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Candidates should be able to identify and correct common network setup issues, to include knowledge of locations for basic configuration files and commands.
This objective has a weight of 5 points
Key Knowledge Areas:
The following is a partial list of used files, terms, and utilities:
Knowledge of the surrounding environment is an absolute necessity because you can't solve a problem if you have no idea whatsoever where problems can occur. You have to know how you are connected to the network because every component that plays a role in facilitating your network access can fail.
The key files, terms and utilities will not be described in this chapter since most of them have already been described in Chapter 5, Networking Configuration (205) and other chapters.
Let's assume you're working on a PC which is connected to the Internet by means of a local area network and a firewall. Suddenly you can't view that web page anymore.
+ your PC with eth0 network interface to the LAN + the firewall with eth0 interface to the LAN and eth1 interface to the ISP + the site you are trying to reach
Then think about how everything works together. You enter the URL in the browser. Your machine uses DNS to find out what the IP address is of the web site you are trying to reach etc.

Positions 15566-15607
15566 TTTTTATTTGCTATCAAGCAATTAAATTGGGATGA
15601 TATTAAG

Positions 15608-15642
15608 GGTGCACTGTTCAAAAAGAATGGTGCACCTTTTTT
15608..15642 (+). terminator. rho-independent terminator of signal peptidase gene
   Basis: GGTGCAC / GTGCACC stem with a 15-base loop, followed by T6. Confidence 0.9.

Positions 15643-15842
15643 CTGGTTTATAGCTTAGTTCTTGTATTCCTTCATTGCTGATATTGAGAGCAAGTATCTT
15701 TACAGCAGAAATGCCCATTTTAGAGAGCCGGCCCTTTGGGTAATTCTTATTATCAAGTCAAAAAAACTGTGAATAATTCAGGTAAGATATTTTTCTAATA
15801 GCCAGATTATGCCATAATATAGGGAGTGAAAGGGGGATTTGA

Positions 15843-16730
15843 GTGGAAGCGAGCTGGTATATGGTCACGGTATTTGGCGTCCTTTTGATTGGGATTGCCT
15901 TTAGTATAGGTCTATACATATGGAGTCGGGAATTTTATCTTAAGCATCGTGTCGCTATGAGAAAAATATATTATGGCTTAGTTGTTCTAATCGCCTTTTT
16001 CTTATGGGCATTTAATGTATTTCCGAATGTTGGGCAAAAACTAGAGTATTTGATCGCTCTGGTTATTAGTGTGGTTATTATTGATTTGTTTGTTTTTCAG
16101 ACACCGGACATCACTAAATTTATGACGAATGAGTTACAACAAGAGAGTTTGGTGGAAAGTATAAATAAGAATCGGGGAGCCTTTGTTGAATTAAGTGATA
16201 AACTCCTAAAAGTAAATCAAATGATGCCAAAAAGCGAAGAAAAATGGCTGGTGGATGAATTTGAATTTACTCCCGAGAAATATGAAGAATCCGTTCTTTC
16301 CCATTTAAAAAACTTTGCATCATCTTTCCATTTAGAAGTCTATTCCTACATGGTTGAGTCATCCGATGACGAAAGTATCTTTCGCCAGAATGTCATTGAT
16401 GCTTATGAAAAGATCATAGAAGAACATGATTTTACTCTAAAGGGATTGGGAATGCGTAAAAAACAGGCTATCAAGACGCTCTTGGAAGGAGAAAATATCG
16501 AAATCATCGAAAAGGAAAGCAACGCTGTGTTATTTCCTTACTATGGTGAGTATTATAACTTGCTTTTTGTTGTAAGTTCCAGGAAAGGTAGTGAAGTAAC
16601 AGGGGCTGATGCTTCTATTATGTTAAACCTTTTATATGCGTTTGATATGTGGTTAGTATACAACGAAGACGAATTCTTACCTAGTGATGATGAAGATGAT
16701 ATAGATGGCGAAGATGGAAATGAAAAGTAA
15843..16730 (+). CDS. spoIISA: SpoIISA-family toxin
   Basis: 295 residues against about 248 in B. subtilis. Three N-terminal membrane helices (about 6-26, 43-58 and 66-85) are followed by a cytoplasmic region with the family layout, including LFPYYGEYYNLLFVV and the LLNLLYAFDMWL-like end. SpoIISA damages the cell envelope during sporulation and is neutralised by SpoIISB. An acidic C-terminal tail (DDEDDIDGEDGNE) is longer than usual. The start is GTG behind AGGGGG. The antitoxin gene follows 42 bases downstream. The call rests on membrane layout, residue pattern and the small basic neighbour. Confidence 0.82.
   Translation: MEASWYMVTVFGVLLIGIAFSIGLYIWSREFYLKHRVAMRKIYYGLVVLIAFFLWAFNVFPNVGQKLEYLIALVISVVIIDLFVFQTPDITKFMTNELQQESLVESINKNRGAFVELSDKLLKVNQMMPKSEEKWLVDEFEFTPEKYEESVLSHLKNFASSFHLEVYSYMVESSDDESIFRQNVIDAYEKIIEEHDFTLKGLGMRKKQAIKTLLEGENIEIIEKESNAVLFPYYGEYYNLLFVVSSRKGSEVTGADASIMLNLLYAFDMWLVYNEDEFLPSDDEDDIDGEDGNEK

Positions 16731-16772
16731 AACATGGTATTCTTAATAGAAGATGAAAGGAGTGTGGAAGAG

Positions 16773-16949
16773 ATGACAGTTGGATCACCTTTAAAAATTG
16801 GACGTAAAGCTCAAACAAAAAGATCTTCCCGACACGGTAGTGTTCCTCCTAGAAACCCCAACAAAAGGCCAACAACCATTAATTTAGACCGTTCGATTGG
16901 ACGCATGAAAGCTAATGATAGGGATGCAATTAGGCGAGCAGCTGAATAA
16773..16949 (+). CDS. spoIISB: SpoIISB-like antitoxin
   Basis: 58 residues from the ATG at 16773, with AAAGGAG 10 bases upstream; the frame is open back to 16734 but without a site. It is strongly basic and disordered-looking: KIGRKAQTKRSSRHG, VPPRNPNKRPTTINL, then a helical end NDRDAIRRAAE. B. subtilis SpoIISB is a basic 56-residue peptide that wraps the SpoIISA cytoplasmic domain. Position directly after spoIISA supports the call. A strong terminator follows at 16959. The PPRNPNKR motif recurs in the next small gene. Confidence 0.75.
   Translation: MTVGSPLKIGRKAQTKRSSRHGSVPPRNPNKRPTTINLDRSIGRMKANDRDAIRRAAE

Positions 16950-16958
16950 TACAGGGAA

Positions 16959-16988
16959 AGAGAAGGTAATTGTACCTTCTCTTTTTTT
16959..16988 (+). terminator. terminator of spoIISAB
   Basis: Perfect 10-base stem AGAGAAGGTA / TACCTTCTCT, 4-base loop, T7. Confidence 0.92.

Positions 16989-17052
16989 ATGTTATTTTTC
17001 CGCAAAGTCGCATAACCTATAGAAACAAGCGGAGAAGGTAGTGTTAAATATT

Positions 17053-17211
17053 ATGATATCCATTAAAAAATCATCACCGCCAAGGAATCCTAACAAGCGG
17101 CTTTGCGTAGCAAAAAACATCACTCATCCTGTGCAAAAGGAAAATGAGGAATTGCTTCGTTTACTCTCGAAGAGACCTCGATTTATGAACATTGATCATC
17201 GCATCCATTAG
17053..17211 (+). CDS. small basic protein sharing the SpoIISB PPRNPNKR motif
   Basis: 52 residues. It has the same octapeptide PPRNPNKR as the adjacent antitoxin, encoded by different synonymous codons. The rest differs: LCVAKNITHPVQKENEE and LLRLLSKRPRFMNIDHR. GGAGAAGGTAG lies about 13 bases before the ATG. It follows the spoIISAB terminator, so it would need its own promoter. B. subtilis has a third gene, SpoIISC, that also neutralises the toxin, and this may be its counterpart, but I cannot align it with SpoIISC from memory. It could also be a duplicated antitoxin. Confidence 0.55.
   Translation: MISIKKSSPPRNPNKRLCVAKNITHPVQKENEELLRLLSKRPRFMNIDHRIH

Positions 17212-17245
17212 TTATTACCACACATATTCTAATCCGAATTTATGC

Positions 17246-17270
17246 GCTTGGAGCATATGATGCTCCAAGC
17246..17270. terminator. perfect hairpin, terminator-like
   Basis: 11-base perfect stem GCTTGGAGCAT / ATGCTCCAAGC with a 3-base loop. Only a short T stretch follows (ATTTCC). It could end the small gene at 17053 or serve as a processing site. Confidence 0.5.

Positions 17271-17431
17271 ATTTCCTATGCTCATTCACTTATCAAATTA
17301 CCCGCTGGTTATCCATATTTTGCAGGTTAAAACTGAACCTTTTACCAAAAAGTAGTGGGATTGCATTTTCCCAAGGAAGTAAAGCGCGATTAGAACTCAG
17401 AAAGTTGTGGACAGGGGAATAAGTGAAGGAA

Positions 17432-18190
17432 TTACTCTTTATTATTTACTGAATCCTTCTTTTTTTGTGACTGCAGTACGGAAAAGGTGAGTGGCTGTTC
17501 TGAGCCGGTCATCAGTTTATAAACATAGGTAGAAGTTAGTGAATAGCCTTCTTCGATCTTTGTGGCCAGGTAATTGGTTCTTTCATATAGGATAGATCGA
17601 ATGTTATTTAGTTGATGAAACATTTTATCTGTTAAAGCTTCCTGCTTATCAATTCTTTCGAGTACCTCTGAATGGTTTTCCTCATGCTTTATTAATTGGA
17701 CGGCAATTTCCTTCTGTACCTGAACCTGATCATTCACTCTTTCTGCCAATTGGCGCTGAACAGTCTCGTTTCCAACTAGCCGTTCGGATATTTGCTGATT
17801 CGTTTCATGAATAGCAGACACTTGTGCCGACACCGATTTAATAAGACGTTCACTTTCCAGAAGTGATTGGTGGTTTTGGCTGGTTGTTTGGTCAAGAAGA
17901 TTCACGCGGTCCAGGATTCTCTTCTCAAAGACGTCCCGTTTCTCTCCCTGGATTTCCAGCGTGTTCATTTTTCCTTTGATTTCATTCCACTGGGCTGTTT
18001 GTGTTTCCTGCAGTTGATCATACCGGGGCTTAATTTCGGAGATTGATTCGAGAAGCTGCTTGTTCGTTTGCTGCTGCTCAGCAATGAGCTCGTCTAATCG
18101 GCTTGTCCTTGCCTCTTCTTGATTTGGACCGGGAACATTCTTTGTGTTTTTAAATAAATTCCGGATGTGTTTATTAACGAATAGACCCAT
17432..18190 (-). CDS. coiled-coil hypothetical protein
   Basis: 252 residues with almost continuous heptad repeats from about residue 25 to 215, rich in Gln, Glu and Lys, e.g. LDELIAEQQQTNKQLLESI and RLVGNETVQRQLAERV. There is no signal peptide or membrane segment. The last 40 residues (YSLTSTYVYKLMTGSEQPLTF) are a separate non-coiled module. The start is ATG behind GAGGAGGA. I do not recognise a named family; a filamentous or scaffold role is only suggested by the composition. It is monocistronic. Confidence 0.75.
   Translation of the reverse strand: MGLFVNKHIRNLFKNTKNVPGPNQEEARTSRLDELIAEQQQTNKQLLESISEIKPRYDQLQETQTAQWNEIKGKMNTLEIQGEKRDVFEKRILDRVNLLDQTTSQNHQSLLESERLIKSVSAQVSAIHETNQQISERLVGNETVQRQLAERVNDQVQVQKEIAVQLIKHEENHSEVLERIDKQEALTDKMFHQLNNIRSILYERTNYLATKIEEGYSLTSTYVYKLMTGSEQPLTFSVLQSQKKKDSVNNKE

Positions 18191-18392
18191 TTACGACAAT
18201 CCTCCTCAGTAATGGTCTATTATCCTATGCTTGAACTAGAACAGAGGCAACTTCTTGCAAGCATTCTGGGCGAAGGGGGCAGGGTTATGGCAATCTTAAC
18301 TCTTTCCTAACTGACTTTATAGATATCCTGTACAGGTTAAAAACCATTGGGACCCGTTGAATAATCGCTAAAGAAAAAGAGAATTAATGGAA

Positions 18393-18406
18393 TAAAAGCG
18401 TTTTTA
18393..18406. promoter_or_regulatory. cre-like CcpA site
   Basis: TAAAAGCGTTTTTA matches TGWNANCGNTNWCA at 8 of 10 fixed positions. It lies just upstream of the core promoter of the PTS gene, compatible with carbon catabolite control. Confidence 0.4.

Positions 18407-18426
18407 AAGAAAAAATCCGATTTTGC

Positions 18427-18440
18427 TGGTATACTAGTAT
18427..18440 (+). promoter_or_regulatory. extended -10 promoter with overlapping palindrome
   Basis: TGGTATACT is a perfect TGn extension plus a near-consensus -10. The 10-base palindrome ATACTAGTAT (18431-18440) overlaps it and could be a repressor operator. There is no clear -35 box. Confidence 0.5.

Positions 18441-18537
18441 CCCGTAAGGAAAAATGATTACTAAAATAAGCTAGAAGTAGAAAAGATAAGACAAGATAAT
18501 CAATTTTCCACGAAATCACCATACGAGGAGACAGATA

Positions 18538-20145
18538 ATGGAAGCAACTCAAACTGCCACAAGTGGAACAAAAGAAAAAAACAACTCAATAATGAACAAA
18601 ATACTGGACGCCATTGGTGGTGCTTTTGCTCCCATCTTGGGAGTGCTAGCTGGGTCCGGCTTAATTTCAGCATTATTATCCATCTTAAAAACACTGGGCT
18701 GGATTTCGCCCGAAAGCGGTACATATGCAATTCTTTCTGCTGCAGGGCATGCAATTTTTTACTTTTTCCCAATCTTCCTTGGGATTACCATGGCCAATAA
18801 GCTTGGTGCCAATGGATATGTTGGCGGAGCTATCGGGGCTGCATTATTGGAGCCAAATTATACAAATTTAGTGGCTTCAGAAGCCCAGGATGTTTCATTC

Packets travel through your eth0 interface over the LAN to the eth0 interface of the firewall and out the eth1 interface of the firewall to the ISP and from the ISP in some way to the web server.
Now that you know how the different components interact, you can take steps to determine the source of the malfunction.
The graphic below should not be treated as the way to solve all problems. The purpose of the graphic is to give an example of step-by-step troubleshooting given a certain situation, which in this case is fictitious :)
The cause of the problem has been determined and can be S(olved).
Can we reach other machines on the internet ? Try another URL or try pinging another machine on the internet. Be careful with ping though, your firewall could be blocking ICMP echo-requests and replies.
Is the machine we are trying to reach, the target, down? Try reaching the machine via another network, contact a friend and let him try to reach the machine, call the person responsible for the machine etc.
Can we reach the firewall? Try pinging the firewall, login to it etc.
Is there a HOP down ? Use traceroute to find out what the hops are between you and the target host. The route from my machine to LPI's web-server for instance can be determined by issuing the command traceroute -I www.lpi.org: